Buyers have had to pay 100 per cent of the original tax due plus interest
A growing number of landlords seeking to avoid paying the recently introduced 3% stamp duty surcharge are reportedly being lured in to risky tax schemes that could leave them thousands of pounds out of pocket.
There has been a rise in the volume of firms selling ‘tax solutions’ claiming to be able to use loopholes in the law, backed up by high-profile legal advice, to legally mitigate stamp duty owed by buy-to-let investors in England, Wales and Northern Ireland when purchasing a property in return for an upfront fee, according to a Telegraph investigation.
David Hannah, a consultant at Cornerstone Tax, a conveyance firm which claims to offer legitimate “tax planning” services to reduce people’s stamp duty bill, told the newspaper that the demand from investors concerned about stamp duty had become a “tsumani” following the introduction of the 3% stamp duty surcharge.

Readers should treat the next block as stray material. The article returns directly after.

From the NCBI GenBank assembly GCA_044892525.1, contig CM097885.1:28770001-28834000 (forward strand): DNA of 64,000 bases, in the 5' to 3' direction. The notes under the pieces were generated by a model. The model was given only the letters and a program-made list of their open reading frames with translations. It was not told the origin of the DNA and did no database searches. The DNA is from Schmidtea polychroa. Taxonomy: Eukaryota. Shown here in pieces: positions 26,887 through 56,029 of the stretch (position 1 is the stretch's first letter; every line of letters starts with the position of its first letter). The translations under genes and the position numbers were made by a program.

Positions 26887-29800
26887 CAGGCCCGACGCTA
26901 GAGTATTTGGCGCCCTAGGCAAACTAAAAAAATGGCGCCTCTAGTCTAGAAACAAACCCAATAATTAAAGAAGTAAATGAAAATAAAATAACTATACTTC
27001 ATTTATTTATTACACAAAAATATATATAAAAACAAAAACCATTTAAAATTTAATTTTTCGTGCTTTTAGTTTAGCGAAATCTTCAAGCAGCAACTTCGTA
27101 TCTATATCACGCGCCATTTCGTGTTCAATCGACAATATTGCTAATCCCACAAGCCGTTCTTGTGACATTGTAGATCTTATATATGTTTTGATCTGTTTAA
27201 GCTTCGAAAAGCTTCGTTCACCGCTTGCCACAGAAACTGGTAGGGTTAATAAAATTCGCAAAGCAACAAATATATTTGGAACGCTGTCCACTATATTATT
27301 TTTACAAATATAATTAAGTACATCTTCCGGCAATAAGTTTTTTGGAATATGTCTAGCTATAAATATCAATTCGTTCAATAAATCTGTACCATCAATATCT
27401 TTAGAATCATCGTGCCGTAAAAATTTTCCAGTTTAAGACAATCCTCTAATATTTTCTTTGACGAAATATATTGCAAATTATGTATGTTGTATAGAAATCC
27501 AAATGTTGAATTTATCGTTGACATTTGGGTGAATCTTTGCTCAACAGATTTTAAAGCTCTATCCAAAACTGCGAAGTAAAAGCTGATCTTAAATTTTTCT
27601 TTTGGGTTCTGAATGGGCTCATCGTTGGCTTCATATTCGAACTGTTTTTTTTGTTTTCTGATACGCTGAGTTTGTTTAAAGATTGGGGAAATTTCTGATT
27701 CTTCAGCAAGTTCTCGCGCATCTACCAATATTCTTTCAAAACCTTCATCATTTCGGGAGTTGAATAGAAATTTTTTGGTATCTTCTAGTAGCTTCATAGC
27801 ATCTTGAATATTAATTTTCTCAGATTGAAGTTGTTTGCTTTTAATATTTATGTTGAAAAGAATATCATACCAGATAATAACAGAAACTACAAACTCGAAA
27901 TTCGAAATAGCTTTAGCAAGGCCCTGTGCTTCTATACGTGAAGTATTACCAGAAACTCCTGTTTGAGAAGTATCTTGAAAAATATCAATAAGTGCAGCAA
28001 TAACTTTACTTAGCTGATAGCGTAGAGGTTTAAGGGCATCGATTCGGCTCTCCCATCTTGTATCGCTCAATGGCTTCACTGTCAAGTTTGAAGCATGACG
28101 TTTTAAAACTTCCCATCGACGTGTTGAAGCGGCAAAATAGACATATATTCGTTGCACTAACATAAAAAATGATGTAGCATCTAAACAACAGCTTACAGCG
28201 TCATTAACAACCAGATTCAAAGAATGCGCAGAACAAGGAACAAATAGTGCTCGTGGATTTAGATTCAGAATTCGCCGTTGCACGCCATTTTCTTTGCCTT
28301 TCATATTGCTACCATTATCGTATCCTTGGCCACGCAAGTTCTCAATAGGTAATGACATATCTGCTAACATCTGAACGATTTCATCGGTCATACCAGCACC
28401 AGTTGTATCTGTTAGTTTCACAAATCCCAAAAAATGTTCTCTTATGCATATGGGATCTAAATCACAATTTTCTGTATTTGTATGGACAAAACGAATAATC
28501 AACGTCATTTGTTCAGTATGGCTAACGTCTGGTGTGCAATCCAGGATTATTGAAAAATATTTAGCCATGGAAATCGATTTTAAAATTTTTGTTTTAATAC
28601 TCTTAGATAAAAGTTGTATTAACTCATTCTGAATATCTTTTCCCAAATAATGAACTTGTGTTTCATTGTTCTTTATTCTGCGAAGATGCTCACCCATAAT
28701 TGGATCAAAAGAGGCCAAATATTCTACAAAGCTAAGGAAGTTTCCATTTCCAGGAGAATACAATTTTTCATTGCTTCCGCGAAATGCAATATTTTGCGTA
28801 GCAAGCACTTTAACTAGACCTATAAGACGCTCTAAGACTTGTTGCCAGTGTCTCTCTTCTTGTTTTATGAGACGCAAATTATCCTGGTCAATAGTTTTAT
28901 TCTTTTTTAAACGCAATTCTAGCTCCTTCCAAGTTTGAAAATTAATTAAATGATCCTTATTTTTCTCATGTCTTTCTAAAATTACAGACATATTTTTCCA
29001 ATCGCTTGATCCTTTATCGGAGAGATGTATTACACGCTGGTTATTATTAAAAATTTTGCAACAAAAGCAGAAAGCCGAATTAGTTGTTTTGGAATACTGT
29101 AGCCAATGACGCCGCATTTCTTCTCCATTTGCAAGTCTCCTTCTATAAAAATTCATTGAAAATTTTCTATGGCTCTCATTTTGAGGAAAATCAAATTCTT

He said: “My team has gone from doing one or two of these cases to doing 15 or 20 a day.”
However, HMRC has warned that such schemes generally do not work and are classed as tax avoidance, stating that people found to be partaking in them may be forced to pay 100% of the original tax due plus interest, leaving them significantly worse off.
An HMRC spokesman said: “These kinds of schemes don’t work. We have investigated thousands of cases since 2013, bringing in over £200m in SDLT. These individuals have had to pay 100 per cent of the original tax due plus interest.
“They will be much worse off than if they had just paid the right tax at the right time, especially where they have paid fees to the promoter of the avoidance scheme which are not refundable.”